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The Good, The Bad and The Fed

By Jack Kraft, CFA, Advisor Directed Portfolio Analyst and Ben Norris, CFA, Securities Research Analyst, Associate Vice President

U.S. stocks were mostly higher in the first week of August as investors digested economic data and key earnings reports. The S&P 500 (SPX) gained 0.4% last week, capping its third consecutive weekly advance. Six of the 11 S&P 500 sectors gained last week with Information Technology and Consumer Discretionary pacing the gains. Energy saw the broadest declines with the sector falling 6.8% amid a steep drop in WTI crude prices. Meanwhile, the Tech-heavy Nasdaq Composite (COMP) was the standout index jumping 2.2% last week. The Dow Jones Industrial Average (DJIA) fell slightly as cyclical sectors underperformed.

Key economic data reports indicated that the U.S. economy has remained surprisingly resilient despite two back-to-back quarters of negative GDP data. ISM Manufacturing and Services data provided more encouraging data that consumers are rotating from spending on goods into services. ISM Manufacturing, which measures production of goods, edged down in July to 52.3 from 53. Whereas, the ISM services Index unexpectedly increased, rising to 56.7 from the prior reading of 55.3. Any reading over 50 indicates that the two sectors driving the U.S. economy are in expansionary territory. The other big piece of news was a blockbuster employment number on Friday. Nonfarm Payrolls surged back above pre-pandemic levels, rising 528,000 in July, more than double consensus expectations. In addition, last month’s number was revised higher by 28,000, while the unemployment rate slipped down to 3.5% – also near pre-pandemic levels.

In less-positive economic news, it appears that the money consumers saved thanks to stimulus checks (and not having opportunities to spend due to pandemic restrictions) has begun to run out. Credit card debt rose 13% year-over-year in the second quarter after seeing a decrease in prior quarters. This was the largest jump in credit card debt in more than 20 years, according to the New York Fed. Overall real household debt (adjusted for inflation) also saw an increase as consumers are forced to borrow more to fund home and auto purchases. The prices for new homes and cars have spiked significantly since the beginning of the pandemic thanks to ongoing supply chain issues. Similarly, the rate of delinquencies among consumers with lower credit scores has moved higher, but thankfully remains low relative to history.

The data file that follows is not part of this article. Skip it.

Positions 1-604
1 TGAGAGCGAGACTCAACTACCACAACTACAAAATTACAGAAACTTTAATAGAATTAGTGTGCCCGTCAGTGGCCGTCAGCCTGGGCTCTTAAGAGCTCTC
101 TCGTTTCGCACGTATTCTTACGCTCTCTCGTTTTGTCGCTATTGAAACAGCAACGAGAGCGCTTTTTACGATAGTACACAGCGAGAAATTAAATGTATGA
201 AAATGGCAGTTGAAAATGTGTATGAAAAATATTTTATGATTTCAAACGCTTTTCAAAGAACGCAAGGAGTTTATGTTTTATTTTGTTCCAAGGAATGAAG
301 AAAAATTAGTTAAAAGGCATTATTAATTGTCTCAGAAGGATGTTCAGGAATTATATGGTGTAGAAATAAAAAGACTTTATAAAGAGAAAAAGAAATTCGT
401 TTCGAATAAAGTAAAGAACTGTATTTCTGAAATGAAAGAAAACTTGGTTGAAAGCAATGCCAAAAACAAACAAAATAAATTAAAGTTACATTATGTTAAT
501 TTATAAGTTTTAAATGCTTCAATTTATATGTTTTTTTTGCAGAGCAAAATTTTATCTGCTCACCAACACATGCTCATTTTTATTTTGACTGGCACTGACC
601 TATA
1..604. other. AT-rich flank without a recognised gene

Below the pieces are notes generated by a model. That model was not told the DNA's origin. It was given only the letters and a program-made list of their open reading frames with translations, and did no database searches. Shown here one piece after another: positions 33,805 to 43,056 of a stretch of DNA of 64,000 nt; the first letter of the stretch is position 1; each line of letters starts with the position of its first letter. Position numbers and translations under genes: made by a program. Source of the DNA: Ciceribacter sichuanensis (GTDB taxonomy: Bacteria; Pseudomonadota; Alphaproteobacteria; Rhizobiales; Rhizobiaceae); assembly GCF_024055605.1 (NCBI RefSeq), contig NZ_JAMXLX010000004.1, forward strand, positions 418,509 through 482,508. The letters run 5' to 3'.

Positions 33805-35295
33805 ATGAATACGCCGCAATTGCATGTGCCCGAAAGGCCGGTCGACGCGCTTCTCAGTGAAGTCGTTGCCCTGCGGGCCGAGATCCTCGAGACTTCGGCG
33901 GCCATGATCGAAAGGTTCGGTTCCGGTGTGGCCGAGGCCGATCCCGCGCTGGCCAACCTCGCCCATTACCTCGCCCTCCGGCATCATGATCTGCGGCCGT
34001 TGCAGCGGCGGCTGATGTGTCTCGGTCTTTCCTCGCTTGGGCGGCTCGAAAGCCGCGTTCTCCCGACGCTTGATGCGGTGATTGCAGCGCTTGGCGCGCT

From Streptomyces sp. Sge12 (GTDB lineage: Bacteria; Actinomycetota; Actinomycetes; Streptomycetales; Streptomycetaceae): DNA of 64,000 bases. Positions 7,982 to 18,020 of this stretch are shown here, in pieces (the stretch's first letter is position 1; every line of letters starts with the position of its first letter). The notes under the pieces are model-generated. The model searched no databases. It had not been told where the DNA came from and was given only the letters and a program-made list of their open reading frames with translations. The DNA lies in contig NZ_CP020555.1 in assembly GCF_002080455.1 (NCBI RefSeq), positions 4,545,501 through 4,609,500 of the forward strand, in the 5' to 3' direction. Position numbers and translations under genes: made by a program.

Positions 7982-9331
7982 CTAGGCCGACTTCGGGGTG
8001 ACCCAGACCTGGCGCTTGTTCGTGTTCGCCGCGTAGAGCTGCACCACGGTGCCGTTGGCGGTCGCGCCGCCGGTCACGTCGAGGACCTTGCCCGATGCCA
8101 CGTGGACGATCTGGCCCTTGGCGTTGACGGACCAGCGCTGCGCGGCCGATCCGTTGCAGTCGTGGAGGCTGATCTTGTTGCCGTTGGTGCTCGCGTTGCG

Good news for the economy does not always translate to higher stock prices. It is important to remember that the Federal Reserve is data-driven and are currently watching three things: the labor market, inflation, and economic growth. A stronger-than-expected labor market coupled with a resilient services economy gives the Federal Reserve room to push rates higher in the near term. In fact, markets are beginning to price in the likelihood of a third 75-basis point hike during the FOMC’s September meeting. This can change quickly depending on how inflation data develops over the coming weeks. The 10-year bond yield jumped 20 basis points last week amid expectations for a more aggressive rate hike in September. Fed Chairman Jerome Powell has reiterated that bringing inflation down to a more normalized level is the top priority of the Fed.

It is important to remember that what is playing out this month is similar to what happened in early July. A better-than-expected payrolls number and a high print on CPI shook investor sentiment with markets moving slightly lower through mid-July. From July 15 on (11 trading sessions), it was off to the races with the S&P 500 ripping more than 9% higher into month-end for its best monthly performance since November 2020. Although macro headwinds remain (geopolitical risks, slowing growth and inflation pressures), it is important to remember how quickly markets can change directions and head back toward recent highs. Expect volatile markets this coming week as market participants look for clarity whether record inflation will persist or if underlying data indicates that we’ve finally seen a peak.

Looking ahead this week, economic data and earnings reports will remain top of mind for investors. Headlining the economic calendar will be Wednesday’s updated print on the consumer price index (CPI) for July. The prior reading showed a cycle high 9.1% print driven by food and energy prices. Adding to the inflation picture will be updates on the producer price index (PPI) and a preliminary update on the University of Michigan 5-year inflation expectations on Thursday and Friday, respectively.

Date Report Previous Consensus
Monday 8/8/2022 NY Fed 3-year Inflation Expectations (July) 3.6%
Tuesday 8/9/2022 NFIB Small-Business Index (July) 89.5 89.5
Labor Productivity (Q2) -7.3% -4.3%
Unit Labor Costs (Q2) +12.6% +9.3%
Wednesday 8/10/2022 Consumer Price Index (CPI) (y/y, July) 9.1% 8.7%
Core CPI (y/y, July) 5.9% 6.1%
Thursday 8/11/2022 Initial Jobless Claims (August 6) 260,000 265,000
Continuing Jobless Claims (July 30) 1.42M
Producer Price Index (PPI) (July) 1.1% 0.2%
Friday 8/12/2022 U. Michigan Consumer Sentiment Index (August) 52.0 53.0
U. Michigan 5-year Inflation Expectations (August) 2.9%


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